Border Guard Forces / Haras-al-Hodud
The Haras-al-Hodud (“Border Guard”) is a government paramilitary body initially designed to patrol Sudan’s frontiers. The Border Guards were created in 2003, when the Government tried to provide a formal status to proxy Darfurian Arab tribal militias. The region's disgruntled Arab tribes are loyal to Khartoum as long as they are paid and payment is often spotty. And even though many of these Darfuri Arab leaders are unlettered and illiterate, they understand power politics all too well.
Although ill-disciplined, they tend to be more trustworthy than the Sudanese Armed Forces (SAF), at least as long as they are paid. By 2014, Khartoum had deployed 30,000 army troops and 20,000 Haras-al-Hodud to Darfur. But there was no telling how many of those troops are still fighting in their official role rather than according to their tribal affiliations. At the height of the conflict in Darfur, Hilal was the most famous Janjawid leader, reportedly with authority over 8,000 men, many of them nominally members of the Haras-al-Hodud.
Its members are principally Darfurian Arabs from the Mahamid branch of the Rezeigat tribe (the notorious warlord Musa Hilal’s branch). In 2012, President Idriss Deby of Chad married the daughter of Musa Hilal, a leader of the Janjaweed militia who's also wanted by ICC on the same charge sheet as al-Bashir. Musa Hilal is himself a Mahamid, though the community is reportedly split with one part of the tribe supporting him, and the other against.
Infamous janjaweed leader Musa Hilal was sanctioned by the United Nations Security Council under resolution 1672, While their administrative status is not entirely clear, the Border Guards reportedly respond, at least on paper, to Military Intelligence. The Border Guards militia had around 3,000 men based in an enclave in North Darfur.
Musa Hilal was involved in the founding of the notorious Janjaweed, a loose group of armed militias which have fought since 2003 alongside the Sudanese government in its brutal war in Darfur. He is also the sheikh (tribal leader) of the Mahamid clan of the Rizeigat Arab tribe of northern Darfur. Hilal was recruited by Bashir's regime to organise and lead the Janjaweed to fight against the Darfuri armed groups of the black African tribes of Darfur. Land, money and power were the incentives that Bashir offered the commander and his militiamen to fight on his side. Throughout the 14 years of conflict, Hilal was insisting that he was defending his people and the country against the armed movements.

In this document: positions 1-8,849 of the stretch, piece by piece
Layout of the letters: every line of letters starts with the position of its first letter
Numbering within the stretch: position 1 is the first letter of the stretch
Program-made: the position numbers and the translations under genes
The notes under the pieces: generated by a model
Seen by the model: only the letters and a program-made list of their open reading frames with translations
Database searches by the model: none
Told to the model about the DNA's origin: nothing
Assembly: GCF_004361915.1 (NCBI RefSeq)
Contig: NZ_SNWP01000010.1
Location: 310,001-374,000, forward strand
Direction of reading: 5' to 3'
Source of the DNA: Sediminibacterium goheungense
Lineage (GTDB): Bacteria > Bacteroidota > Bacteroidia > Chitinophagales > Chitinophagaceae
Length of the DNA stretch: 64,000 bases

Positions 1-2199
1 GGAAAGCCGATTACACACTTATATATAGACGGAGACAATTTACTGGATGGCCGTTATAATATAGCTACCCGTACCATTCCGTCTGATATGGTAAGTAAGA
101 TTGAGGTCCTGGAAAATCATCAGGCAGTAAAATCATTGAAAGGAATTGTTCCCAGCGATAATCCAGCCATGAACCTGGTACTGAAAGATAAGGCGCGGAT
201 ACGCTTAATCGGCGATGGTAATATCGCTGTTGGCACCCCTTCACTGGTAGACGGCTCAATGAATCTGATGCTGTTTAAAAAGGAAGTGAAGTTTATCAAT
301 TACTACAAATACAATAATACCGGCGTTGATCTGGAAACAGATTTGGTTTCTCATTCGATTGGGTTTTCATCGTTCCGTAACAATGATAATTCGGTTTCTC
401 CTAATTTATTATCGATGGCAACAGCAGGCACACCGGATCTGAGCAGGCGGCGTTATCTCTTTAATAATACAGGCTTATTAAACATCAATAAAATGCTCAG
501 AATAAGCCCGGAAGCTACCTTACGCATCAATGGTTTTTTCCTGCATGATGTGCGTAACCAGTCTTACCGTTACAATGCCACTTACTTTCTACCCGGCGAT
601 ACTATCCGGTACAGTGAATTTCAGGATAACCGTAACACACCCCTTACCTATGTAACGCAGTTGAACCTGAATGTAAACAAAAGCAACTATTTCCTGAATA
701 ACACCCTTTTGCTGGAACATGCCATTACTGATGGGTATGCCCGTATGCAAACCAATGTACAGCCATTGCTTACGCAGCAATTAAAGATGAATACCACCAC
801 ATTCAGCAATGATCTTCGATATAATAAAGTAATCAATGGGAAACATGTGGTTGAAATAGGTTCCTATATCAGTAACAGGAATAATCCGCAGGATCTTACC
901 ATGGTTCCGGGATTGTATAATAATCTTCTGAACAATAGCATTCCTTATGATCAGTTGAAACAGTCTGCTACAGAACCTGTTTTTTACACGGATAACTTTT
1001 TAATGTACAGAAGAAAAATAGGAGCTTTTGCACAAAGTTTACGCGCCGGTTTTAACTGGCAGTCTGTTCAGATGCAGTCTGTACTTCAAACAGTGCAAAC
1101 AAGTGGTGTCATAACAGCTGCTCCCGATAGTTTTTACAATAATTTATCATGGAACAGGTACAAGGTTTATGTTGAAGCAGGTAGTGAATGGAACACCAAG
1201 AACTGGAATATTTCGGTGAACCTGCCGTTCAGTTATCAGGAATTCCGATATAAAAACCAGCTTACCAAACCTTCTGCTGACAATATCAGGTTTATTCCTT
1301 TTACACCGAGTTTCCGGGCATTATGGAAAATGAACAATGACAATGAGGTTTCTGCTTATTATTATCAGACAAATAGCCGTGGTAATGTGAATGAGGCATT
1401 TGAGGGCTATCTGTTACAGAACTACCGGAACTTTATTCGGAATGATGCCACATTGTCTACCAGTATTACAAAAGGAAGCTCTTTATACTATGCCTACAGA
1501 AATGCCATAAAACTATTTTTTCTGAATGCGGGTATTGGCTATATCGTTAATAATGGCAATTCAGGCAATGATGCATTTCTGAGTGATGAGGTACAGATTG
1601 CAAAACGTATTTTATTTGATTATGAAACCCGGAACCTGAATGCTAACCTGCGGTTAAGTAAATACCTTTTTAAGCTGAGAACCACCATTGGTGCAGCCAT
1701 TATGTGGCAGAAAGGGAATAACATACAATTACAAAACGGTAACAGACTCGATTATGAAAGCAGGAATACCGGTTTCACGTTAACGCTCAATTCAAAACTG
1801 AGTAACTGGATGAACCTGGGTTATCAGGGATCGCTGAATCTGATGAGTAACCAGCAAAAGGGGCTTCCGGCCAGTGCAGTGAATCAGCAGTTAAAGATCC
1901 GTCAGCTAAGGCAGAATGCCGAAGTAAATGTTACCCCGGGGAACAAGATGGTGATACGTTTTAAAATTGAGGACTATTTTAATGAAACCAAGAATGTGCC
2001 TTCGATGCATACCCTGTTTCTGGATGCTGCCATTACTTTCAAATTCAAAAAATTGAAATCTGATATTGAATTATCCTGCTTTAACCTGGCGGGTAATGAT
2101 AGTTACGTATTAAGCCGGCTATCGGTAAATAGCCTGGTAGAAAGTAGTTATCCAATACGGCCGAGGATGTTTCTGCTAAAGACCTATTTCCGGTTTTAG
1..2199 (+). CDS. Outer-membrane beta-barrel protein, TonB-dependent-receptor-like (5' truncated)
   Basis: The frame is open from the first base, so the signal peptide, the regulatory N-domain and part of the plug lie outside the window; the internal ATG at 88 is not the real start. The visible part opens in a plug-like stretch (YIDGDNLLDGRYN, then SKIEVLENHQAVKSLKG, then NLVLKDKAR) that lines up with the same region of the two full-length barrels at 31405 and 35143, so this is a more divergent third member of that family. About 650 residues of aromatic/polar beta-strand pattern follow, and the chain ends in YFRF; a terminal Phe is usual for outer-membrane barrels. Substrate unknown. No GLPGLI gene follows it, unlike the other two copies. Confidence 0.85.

The Rezeigat Arab militias in North Darfur funded themselves through illegal levies on artisanal gold mining activities, kidnapping for ransom, armed robberies, cattle rustling and facilitating the smuggling of drugs and migrants across Darfur borders. In 2016, a confidential UN report surfaced in the media revealing that Hilal was making $54m a year exploiting unregulated gold mines in Jebel Amer in North Darfur. The Sudanese army had effectively given away the area to his forces by withdrawing in 2013 to avoid clashes.
In 2008 the appointment of Arab militia leader Musa Hilal as an Advisor to the Minister of Federal Rule was intended in part to prevent the unification of Arab and African Darfurian tribes against Khartoum. During several periods in its history Darfur has been unified in its rejection of the leadership in Khartoum, both under the Mahdi and later under the last Fur Sultan Ali Dinar, as well as during the British-Egyptian Condominium. The Arabs in Darfur could quickly become a "dangerous factor" that could switch sides and that Musa Hilal in many ways has become an "iconic figure" seen to represent Arab interests in Darfur. Some Arab tribes may rebel against Khartoum if Khartoum overlooked leaders such as Hilal. Bashir and his top advisors no doubt wanted to keep militia leaders such as Hilal as close as possible, especially if they may be indicted by the International Criminal Court, to prevent them from testifying against more senior officials in the regime.
Hilal spent several years in Khartoum as a senior government advisor until disputes with the regime prompted his return to Darfur in 2014. Furthering his personal and tribal agenda, Hilal began to transform the BGF into the Sudanese Revolutionary Awakening (Sahwa) Council (SRAC). Composed largely of members of Hilal’s Mahamid clan, SRAC began to drive government forces from northwest Darfur and established administrations in the region’s major centers and at the artisanal gold fields in Jabal Amer. A major quarrel broke out between Hilal and what he described as “these Nile Valley Arabs,” the Ja’ailin, Danagla and Sha’iqiya tribes that have controlled Sudan since independence.
Musa Hilal, the de facto commander of the Border Guards, refused the integration of the Border Guards into RSF. Hilal feels that the Government, by incorporating his Border Guards into RSF and placing them under the leadership of his rival, Mohammed Hamdan Dagolo “Hemmeti”, was trying to clip his wings because he had become autonomous and critical of Khartoum. The disagreement on the status of the Border Guards was also fuelled by personal rivalries between Musa Hilal, on one side, and Vice-President Hassabo and “Hemmeti” (both Mahariya and close associates), on the other, over access to the central Government and leadership of the Darfurian Arab community. These rivalries were also related to issues of tribal status and egos. As a tribal leader from an influential family, Hilal considered that he should be recognized by the Government as a more important figure than “Hemmeti” and Hassabo, who are not endowed with any traditional leadership position.